How A Vote Saved California Schools

California 17,000 Teachers Laid  Off in 2009.

Four years ago California voters overwhelmingly passed Proposition 30, the emergency ballot measure that Governor Jerry Brown and state education leaders had argued was needed to rescue public schools and community colleges from the fiscal free-fall of the 2008 Great Recession.
The good news, according to the California school teachers and officials, parents, college professors, health-care advocates and economic researchers interviewed by Capital & Main for this series, is that the initiative not only performed as advertised, but it may be the most spectacularly successful ballot initiative in the state’s notoriously uneven history of direct democracy.
Proposition 30 averted thousands of new teacher layoffs during the Great Recession.

By raising income taxes on the wealthy and the sales tax on everyone, Prop. 30 dramatically stabilized school funding in the wake of the recession, averting thousands of new teacher layoffs while beginning the work of restoring the jobs and programs lost during the first years of the crisis. It was also instrumental in allowing the state legislature to balance its budget for the first time in years without slashing social programs.
About This Series

Together with a recovering economy, the temporary tax measure has to date reinvested more than $31.2 billion in preschool, K-12, and community colleges. By boosting per-pupil funding by more than 14 percent, Prop. 30 bumped the state’s Great Recession-battered national ranking from dead last in 2010-11 to 40th among all states at $10,493 per student in 2016-17. It’s still a far cry from California’s long-ago position as a top funder of public education, and a 2016 report estimates that merely moving California to the average funding level of the top 10 states would require roughly a doubling of current state funding under Prop. 30. Continue reading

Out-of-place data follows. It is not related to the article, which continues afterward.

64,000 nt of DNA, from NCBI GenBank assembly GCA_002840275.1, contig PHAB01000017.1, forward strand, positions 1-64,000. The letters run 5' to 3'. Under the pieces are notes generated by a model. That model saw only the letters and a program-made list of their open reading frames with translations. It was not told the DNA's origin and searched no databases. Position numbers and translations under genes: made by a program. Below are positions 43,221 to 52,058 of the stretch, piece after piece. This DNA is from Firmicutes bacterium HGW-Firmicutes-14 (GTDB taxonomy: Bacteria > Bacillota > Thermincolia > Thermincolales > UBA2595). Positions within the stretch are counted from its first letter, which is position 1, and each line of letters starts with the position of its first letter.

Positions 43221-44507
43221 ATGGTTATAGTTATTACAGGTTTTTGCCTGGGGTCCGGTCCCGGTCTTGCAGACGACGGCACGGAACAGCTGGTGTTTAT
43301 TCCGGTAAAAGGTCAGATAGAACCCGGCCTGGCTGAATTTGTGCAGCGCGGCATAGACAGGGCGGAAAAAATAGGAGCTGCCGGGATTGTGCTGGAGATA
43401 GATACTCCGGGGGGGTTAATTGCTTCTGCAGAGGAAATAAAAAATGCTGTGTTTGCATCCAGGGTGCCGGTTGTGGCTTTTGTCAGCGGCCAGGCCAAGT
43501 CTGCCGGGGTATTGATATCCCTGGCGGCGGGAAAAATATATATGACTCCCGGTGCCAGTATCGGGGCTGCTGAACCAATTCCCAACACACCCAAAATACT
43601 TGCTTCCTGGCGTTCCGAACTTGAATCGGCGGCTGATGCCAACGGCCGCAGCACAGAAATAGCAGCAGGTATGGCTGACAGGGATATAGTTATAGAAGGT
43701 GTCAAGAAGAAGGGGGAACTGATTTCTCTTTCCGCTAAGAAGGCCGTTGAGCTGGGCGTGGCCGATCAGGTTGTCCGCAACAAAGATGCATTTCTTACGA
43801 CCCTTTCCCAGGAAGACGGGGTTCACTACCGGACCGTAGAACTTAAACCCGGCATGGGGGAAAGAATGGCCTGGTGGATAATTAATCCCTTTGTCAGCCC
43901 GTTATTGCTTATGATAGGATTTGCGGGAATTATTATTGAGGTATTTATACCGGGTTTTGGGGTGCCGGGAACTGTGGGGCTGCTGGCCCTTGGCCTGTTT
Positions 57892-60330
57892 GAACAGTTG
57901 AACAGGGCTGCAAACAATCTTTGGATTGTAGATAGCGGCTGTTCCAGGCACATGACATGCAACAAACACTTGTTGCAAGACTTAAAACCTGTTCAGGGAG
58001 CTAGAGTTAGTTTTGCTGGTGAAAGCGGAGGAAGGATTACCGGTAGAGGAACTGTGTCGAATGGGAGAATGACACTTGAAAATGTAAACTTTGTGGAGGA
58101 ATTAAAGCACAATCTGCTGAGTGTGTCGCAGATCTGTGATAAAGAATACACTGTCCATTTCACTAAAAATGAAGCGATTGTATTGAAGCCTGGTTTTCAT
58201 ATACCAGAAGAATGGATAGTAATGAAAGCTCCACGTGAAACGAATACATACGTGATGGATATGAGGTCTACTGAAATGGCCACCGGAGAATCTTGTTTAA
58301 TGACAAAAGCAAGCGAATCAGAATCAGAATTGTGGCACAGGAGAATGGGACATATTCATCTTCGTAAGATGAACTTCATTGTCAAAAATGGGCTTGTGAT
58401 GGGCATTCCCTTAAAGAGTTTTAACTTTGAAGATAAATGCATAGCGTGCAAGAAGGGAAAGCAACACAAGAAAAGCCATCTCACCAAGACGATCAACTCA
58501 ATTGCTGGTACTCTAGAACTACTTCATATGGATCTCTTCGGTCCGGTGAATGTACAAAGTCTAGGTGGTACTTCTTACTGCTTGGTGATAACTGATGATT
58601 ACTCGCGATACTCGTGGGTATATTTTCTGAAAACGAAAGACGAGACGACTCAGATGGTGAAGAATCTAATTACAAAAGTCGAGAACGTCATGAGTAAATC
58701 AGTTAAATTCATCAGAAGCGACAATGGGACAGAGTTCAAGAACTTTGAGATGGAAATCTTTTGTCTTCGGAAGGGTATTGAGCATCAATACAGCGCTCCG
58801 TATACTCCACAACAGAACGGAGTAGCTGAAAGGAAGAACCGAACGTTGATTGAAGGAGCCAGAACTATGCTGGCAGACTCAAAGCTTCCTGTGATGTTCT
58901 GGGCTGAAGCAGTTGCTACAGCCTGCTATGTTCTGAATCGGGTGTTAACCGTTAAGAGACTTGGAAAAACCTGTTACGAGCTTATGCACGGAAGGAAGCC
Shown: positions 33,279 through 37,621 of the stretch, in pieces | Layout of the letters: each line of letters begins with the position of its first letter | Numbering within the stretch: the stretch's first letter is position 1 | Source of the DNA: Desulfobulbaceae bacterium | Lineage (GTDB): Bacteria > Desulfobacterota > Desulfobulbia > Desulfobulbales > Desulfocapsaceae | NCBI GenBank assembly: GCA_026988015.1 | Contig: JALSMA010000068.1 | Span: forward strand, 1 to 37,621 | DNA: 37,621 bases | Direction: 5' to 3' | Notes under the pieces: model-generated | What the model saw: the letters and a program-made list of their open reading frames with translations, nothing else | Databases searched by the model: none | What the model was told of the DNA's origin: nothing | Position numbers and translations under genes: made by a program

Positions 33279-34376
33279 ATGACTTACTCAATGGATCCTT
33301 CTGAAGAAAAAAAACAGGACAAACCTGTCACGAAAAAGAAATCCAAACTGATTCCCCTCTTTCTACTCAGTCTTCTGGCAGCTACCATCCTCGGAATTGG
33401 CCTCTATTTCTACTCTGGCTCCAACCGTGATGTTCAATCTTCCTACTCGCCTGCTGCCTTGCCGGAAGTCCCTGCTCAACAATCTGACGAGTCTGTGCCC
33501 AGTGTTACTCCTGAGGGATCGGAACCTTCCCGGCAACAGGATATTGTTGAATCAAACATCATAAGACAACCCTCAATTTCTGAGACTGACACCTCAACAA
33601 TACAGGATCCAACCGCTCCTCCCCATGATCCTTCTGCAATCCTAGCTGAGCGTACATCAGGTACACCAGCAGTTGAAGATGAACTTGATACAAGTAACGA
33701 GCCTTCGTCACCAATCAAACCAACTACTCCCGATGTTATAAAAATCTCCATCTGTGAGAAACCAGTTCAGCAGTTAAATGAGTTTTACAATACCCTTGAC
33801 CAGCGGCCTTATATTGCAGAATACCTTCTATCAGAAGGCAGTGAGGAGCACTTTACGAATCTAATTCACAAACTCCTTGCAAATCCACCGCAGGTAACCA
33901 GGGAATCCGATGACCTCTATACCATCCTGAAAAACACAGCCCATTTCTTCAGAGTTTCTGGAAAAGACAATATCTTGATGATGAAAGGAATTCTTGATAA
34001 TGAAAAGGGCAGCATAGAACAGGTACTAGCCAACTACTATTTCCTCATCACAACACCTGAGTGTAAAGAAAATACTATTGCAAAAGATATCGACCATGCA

Millions in U.S. Climb Out of Poverty

by Patricia Cohn,
19poverty2-master675
The availability of full-time jobs at a livable wage may be essential to move out of poverty but is not necessarily enough. Many poor people, saddled with a deficient education, inadequate health care and few marketable skills, find small setbacks can quickly set off a downward spiral. The lack of resources can prevent them from even reaching the starting gate: no computer to search job sites, no way to compensate for the bad impression a missing tooth can leave.
Many of those who made it had outsize determination, but also benefited from a government or nonprofit program that provided training, financial counseling, job hunting skills, safe havens and other services.
Cheyvonné Grayson, 29, grew up in South-Central Los Angeles, where he, at the age of 14, saw a friend gunned down. Since graduating from high school, Mr. Grayson has worked mostly as a day laborer. In 2014, he was paying $300 a month to sleep on someone’s couch and showing up at 6 a.m., morning after morning, at nonunion construction sites in the hopes of getting work.
Often the supervisors and workers spoke only Spanish, and it was hard to understand the orders and measurements. He remembered one foreman looking him up and down, skeptical that he could do the job.

“I had to prove this man wrong,” Mr. Grayson said.
At every site, he said he tried to pick up skills, carefully observing other workers, asking questions and later reinforcing the lessons by watching YouTube videos. Even so, the work was inconsistent and paid poorly, he said.
What made the difference, he said, was getting into the carpenters’ union — a feat he could not have achieved without the help of the Los Angeles Black Worker Center. “That was the door opener,” Mr. Grayson said.